As society has evolved, the struggle for LGBTQ+ rights has gained momentum. In many countries, laws have been enacted to protect people from discrimination in employment, housing, and other areas. In addition, same-sex marriage has been legalized. However, the fight for equality is not over yet; they still face discrimination and violence, being gay or transgender is illegal and can lead to a death sentence, but now discrimination and harassment often occur in school and work environments.
The Importance of Inclusion
It is important to work together to create a more inclusive world for all people, including LGBTQ+ people. Inclusion means accepting and respecting all people, regardless of their sexual orientation or gender identity. This can mean providing a safe and welcoming environment at the workplace or school and supporting LGBTQ+ people who face discrimination or violence. It is important to understand the fight for LGBTQ+ equality, but above all to respect it; this can mean respect for those who vote for politicians who support LGBTQ+ rights, participate in demonstrations and protests, or donate to organizations that fight for equality.
The pride of LGBTQ+ is the celebration of human dignity and diversity! The basic notion is that all people deserve respect and acceptance, regardless of their sex, sexual orientation, or gender identity.
Dignity is intrinsic to every human being and should not be affected by their behavior or preferences! This discourse is what has accompanied Alex in his struggle for respect for life, diversity, and collectivity.
The stories of Alex and other LGBTQ+ community members can be found at https://www.lagungt.org/.
This report was created thanks to the support of the association “Entreamigos Lagun Artean”.
hey can be victims of various attacks and nobody can do anything against it, he claims.
Their work is based on knowing the specific agendas, especially those of human rights movements and collectives. Their voice as a trans men’s movement has not been heard because many times when there are expressions of support, whether it is economic support or only the demand for dignified treatment, it is generally directed towards the female trans population.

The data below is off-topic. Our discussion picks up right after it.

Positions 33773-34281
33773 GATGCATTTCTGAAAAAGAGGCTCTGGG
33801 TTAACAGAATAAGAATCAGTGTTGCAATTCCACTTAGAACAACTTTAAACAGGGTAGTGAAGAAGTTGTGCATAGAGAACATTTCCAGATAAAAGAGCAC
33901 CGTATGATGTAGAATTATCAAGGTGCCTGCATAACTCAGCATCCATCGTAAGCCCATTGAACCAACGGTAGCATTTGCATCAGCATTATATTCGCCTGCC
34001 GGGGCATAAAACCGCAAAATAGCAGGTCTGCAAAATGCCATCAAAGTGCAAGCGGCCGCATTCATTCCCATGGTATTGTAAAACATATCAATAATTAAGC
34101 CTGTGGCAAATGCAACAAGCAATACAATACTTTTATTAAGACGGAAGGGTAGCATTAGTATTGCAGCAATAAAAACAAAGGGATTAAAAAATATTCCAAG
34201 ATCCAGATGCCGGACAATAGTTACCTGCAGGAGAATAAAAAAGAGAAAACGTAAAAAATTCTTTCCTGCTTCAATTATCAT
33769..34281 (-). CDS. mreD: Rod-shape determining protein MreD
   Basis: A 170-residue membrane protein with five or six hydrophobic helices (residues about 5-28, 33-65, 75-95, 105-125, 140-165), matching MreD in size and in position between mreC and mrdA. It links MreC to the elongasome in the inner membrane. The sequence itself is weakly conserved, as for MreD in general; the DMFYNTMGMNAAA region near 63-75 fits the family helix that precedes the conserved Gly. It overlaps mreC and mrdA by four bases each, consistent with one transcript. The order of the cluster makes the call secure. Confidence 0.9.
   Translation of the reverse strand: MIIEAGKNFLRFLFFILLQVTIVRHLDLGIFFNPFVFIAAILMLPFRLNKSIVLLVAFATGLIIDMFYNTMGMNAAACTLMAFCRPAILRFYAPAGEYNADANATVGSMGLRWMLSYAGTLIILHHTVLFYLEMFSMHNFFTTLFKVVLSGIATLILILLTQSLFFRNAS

“The agenda must address specific issues. If so, I find this opportunity to discuss our needs, from a simple PAP smear to dignified and humane treatment, very interesting,” he emphasizes. Further he criticizes the hegemonic beauty. “Breaking away from the molds and stereotypes imposed by society. A trans man has different needs, so they have rights and an agenda to position. From there, we have to start promoting the support of different cooperation agencies,” Alex affirms.
Awareness and respect for sexual diversity
The LGBTIQ community is made up of a variety of identities, the most common being lesbian, gay, bisexual and transgender. In addition, there are people who identify themselves as queer, intersex and asexual, among others. Each of these identities have their own unique experiences and struggles. For example, transgender people may face difficulties in gaining access to medical care and legal documents that reflect their true gender identity. Intersex people, who are born with sex characteristics that do not conform to binary gender norms, may also face discrimination and stigma. It is important to keep in mind that a person’s identity can be fluid and changing over time. For example, a person may identify as bisexual at one point in their life and then pansexual at another. It is important to respect people’s identities and not make assumptions about them. Raising awareness and reflecting on diversity are some of the objectives of the June 28 commemoration.
The Fight for Equality
The LGBTQ+ community has faced a long fight for equality. Throughout history, LGBTQ+ people have been persecuted, imprisoned, and killed due to their sexual orientation or gender identity. In Guatemala, civil society organizations reported a total of 13 murders of lesbian, gay.